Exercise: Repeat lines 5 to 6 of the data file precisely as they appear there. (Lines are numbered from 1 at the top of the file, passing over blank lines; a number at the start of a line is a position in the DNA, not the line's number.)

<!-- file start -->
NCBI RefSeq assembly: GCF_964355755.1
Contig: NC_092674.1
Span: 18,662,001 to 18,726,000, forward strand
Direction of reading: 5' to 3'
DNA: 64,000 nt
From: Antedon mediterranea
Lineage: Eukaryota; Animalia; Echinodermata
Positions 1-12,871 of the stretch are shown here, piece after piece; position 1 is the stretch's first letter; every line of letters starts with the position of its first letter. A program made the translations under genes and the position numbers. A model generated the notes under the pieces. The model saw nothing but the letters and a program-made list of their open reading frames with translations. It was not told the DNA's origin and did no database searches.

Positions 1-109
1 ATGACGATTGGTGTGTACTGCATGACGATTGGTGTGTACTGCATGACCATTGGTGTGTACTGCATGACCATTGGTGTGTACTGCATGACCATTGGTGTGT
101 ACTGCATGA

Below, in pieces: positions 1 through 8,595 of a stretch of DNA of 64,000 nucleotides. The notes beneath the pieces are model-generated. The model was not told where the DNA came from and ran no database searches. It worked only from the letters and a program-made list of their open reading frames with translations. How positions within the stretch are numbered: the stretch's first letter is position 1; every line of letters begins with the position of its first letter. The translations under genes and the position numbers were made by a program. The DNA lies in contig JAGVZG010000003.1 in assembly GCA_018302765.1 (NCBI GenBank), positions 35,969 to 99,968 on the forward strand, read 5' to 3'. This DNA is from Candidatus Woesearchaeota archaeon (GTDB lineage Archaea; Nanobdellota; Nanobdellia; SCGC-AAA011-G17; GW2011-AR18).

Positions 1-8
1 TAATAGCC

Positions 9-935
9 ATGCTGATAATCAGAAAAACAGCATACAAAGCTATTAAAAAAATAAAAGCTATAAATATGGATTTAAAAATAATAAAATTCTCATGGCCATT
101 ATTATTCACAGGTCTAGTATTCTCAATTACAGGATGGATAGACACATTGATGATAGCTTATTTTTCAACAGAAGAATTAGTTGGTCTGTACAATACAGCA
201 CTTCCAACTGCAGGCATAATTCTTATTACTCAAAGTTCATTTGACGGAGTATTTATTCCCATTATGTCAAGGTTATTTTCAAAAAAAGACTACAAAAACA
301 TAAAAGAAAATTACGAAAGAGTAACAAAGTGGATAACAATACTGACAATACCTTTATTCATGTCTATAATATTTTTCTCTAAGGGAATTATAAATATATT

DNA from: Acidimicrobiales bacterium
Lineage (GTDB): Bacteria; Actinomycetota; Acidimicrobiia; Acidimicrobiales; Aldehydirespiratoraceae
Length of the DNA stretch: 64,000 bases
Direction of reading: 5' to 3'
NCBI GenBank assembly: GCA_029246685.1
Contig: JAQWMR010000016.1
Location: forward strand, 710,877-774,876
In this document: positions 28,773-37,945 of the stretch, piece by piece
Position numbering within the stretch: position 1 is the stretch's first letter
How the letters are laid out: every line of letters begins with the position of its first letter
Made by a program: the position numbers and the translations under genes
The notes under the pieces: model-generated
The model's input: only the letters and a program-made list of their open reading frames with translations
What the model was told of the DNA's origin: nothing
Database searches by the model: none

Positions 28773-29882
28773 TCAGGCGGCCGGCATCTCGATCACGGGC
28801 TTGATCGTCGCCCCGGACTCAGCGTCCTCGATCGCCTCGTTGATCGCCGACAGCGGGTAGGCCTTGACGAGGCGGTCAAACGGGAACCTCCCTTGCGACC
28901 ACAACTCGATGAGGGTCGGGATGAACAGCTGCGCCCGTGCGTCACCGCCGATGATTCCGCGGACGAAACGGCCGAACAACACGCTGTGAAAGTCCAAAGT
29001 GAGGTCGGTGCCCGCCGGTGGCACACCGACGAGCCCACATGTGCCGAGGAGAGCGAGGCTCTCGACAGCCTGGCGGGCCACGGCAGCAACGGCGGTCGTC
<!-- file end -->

DNA: 64,000 nt
From: Antedon mediterranea